Saving What Remains
FUNDING RAINFOREST CONSERVATIONApril 1, 2007
Now that we have prioritized what forest areas should be set aside for reserves, we must focus on implementation and management of these protected areas. Clearly all three steps will require a broad spectrum of participants, from local farmers to CEOs of multinational corporations to high-ranking government officials. Without cooperation, any protected-areas system is destined to fail.
Reserves are expensive to establish and maintain, as is forest management. In the 1990s, the U.N. FAO estimated that the forestry sector was funded only 27 percent of what it requires, while the United Nations Conference on the Environment and Development (1992) estimated the cost of protecting tropical forests through sustainable development at $30 billion per year (a number that has roughly doubled today). The countries in which reserves and forest management are most needed often have neither the money nor the interest in funding these projects. Other priorities — ranging from growing the economy to improving health care access to providing education — win out over forests. Yet innovative models are showing that forest conservation need not be separate from other initiatives. In fact protecting forests can go hand-in-hand with economic growth and poverty alleviation.
One method of financing conservation projects in developing countries is debt-for-nature programs where conservation and other international organizations purchase a portion of a developing country's commercial debt at a discount, or else persuade creditor banks to donate some of debt. Foreign debt can be purchased at 50 to 90 percent of its actual value and sometimes far less. For example the non-profit organization Conservation International purchased $650,000 worth of Bolivian debt for only $100,000 when it initiated the first debt-exchange program in 1987. In exchange for being relieved of the obligation to repay a portion of international debt, the country agrees to set aside funds to promote conservation by encouraging sustainable development, expanding environmental education programs, purchasing land, and improving land management. Within a decade of the first agreement, debt-for-nature agreements totaling nearly US$1 billion had been arranged in sixteen countries including the tropically forested countries of Argentina, Bolivia, Costa Rica, Dominican Republic, Ecuador, Guatemala, Honduras, Jamaica, Mexico, Madagascar, Philippines, Venezuela, and Zambia.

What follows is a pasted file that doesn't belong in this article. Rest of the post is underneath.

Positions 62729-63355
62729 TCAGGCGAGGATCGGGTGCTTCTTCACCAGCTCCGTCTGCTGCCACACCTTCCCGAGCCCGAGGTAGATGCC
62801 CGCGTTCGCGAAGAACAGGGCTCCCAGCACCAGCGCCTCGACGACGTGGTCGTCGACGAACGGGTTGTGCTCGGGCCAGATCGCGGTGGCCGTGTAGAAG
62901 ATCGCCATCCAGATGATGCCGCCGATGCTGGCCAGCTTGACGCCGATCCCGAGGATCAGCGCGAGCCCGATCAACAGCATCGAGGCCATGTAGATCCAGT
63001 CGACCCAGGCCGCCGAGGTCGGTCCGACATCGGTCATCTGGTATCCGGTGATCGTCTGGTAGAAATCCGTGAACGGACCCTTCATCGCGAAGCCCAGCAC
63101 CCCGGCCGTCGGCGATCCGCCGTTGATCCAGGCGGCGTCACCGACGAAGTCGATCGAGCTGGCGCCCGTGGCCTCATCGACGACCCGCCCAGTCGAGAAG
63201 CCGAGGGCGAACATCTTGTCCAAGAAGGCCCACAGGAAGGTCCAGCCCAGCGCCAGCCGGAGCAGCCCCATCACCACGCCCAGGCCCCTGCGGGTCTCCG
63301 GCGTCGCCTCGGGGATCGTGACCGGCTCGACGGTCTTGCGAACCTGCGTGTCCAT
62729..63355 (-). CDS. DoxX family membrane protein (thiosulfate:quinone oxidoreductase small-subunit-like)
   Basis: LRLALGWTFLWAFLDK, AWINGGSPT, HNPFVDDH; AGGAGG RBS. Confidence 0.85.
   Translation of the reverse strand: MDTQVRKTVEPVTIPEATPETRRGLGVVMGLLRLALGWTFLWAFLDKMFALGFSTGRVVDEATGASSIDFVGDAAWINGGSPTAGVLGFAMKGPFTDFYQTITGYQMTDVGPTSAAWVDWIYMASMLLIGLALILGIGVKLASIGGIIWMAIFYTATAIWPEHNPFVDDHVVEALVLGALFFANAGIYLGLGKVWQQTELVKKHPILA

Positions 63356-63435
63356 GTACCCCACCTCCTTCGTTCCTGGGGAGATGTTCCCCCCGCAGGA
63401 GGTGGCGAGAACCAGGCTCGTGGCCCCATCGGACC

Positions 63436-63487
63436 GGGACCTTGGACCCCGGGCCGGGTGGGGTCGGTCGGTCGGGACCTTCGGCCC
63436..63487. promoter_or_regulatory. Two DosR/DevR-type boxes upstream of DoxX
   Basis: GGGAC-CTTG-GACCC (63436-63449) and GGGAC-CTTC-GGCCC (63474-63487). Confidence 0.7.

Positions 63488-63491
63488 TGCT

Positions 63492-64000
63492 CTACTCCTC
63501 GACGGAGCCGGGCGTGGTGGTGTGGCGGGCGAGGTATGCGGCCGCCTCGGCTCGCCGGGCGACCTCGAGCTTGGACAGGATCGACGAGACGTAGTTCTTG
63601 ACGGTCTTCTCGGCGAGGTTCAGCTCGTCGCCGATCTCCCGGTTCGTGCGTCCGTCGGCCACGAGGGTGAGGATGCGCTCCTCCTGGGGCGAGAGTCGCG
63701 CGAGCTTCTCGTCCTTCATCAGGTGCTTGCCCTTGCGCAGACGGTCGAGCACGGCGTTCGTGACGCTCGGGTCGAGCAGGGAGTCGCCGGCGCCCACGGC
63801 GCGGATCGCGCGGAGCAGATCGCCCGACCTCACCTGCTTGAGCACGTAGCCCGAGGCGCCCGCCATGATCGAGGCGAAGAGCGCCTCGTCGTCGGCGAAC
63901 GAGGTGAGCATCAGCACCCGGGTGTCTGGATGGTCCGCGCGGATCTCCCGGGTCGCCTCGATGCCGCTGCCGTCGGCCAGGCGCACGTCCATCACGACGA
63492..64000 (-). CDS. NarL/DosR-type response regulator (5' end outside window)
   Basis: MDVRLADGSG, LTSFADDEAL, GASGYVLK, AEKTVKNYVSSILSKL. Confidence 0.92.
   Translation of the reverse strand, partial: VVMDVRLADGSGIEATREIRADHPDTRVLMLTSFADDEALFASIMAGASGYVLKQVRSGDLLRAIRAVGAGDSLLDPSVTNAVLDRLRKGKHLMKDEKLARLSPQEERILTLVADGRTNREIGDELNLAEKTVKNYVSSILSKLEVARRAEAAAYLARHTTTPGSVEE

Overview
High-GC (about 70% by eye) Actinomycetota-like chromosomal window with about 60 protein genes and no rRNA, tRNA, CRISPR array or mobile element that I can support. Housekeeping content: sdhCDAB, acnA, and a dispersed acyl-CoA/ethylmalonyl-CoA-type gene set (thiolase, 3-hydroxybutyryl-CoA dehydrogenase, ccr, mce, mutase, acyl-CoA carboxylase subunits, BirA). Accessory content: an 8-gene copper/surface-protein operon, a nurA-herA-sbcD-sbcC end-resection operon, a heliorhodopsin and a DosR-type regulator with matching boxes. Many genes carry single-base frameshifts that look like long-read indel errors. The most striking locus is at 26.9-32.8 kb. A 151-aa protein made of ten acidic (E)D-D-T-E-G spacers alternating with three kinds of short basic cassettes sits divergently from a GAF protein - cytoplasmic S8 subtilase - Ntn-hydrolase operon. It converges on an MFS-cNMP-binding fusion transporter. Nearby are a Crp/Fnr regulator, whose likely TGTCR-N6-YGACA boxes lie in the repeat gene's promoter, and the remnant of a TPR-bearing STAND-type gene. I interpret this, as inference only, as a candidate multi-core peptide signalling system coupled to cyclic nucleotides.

In 1998, Congress approved a bill that authorized more funding for debt-for-nature swaps. Under the Tropical Forest Conservation Act, the U.S. reduces or forgives debt owed the U.S. by developing countries in exchange for establishing forestry funds to be used for conservation and promoting economic reform. The act mandates that projects be carried out at the local level by NGOs, community organizations, and Indigenous organizations. By 2011, debt-for-nature swaps under the TFCA had generated more than $250 million for forest conservation.
According to an analysis by the World Bank, while debt-for-nature agreements will never substantially reduce external debts of poor countries—which are far too large for such schemes— they can dramatically increase the amount of funds spent by the debtor country on environmental protection.
Possible Funding Strategies for the Future
There are other means that may prove useful in financing reserves, although they have not been developed to their fullest potential. Most of these are based on the concept that all nations should contribute to rainforest preservation since the effects of deforestation will impact everyone. Wealthy countries are expected to provide most of the funding. Some have suggested that money could come by reducing subsidies currently given to certain polluting and environmentally damaging industries, such as the fossil fuels and mining sectors.
Presently the most advanced program for funding rainforest conservation is called Reducing Emissions from Deforestation and Degradation or REDD+. As a concept, REDD+ aims to cut greenhouse gas emissions by paying tropical countries to protect their forests. While many of the details — including sources of finance, safeguards, and implementation protocols — are still being hammered out, a number of REDD+ projects are underway in countries ranging from Brazil to Cambodia. REDD+ has the potential to generate tens of billions of dollars annually for forest protection efforts.
Another approach that has been discussed is a "rainforest bond", which would be issued by a forest country and sold to investors. The bond would generate money upfront for conservation activities and would be paid back using revenue generated from environmental taxes, reduced impact logging, and payments for ecosystem services — including carbon sequestration and watershed services. Rainforest bonds have been advanced by Prince Charles' Rainforest Project as a mechanism for funding the early stages of the REDD+ program.
- How can pollution by wealthy countries be used to protect rainforests in poor countries?
- What is a debt-for-nature swap?
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